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The EU has been active in attempting to harmonize the laws of product liability and sale of goods to consumers, with the aim of promoting fair competition, developing the internal market, and protecting consumers. But how do the resulting laws relate to existing national laws of liability and compensation? Is the resulting harmonization genuine or merely formal? Has implementation of the EC directives changed the law, but left claimants and defendants as differently treated as ever in different Member States?
This comparative study considers the French and English laws governing all those who may be liable for products: their producers, their suppliers, their users and their regulators. To do so, it examines in each system the private law of tort and contract and aspects of the civil process which are important in determining liability; the administrative law concerning failures to regulate or control product safety; and the liability for products of suppliers of public services, such as water or healthcare.
It considers how the substantive criminal offences affecting product safety, whether particular to products or under more general law, relate to civil liability or to compensation. The emerging picture reveals two complex and significantly different patterns of liability for products in the English and French systems, cutting across the traditional boundaries of private law, public law and criminal law. Implementation of the Product Liability Directive and Consumer Guarantees Directive required the insertion into these patterns of new elements, disharmonious with existing wider legal strategies and techniques. This study considers various problems of these directives' implementation in the French and English systems, the main issues of their proper interpretation, and the relationship of the new laws which they create with existing bases of liability.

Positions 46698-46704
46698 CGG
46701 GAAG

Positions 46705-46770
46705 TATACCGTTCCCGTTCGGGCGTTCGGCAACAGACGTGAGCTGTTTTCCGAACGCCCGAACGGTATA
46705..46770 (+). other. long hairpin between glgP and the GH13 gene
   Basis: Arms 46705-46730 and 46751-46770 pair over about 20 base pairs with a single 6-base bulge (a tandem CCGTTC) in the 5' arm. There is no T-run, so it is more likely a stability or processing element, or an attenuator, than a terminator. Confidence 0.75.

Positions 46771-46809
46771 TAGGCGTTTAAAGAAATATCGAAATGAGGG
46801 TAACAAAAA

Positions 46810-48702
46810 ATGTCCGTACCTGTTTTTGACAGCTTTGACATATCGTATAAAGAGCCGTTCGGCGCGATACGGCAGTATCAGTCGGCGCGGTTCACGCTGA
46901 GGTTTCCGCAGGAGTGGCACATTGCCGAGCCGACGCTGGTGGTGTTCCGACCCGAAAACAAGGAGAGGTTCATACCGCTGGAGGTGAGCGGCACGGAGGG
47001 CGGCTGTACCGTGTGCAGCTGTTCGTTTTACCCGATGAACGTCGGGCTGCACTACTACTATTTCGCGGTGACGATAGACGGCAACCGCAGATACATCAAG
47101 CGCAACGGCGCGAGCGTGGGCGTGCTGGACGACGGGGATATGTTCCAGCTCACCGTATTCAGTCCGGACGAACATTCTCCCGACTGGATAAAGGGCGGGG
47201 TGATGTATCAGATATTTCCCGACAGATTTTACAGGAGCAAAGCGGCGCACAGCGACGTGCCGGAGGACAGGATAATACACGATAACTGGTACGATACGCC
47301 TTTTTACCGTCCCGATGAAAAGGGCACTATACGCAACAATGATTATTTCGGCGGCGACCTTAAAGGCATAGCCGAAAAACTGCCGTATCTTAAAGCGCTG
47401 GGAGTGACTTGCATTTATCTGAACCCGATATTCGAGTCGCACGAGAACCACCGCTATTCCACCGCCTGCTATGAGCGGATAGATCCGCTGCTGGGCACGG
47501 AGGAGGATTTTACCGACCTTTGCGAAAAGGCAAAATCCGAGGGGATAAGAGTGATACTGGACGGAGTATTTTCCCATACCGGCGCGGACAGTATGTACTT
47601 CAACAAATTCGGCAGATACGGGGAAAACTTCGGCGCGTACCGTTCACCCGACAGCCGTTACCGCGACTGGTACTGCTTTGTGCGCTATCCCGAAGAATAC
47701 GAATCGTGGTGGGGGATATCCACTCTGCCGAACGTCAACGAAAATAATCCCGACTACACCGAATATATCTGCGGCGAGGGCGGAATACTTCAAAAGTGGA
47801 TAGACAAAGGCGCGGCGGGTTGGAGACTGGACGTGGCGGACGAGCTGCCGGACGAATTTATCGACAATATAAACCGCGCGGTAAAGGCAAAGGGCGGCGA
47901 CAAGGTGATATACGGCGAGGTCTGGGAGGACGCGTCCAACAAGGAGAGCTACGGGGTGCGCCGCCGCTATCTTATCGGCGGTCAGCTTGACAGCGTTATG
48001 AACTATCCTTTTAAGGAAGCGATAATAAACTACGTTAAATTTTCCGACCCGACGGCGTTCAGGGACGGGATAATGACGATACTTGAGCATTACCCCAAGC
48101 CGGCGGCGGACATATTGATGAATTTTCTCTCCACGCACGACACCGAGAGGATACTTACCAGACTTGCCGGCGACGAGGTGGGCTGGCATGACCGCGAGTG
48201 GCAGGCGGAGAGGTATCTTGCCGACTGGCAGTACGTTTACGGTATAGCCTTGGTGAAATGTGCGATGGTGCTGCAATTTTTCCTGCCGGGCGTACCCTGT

It explains the different significances given to 'fault,' 'negligence' and 'defect' (whether of safety or of contractual conformity); the relationship between judicial institutions and legal procedures in the determination of substantive legal issues; and the different relationships in the two laws studied between public and private, civil and criminal law. It concludes by offering wider comments on legal harmonisation based on the French and English experience in relation to these two directives.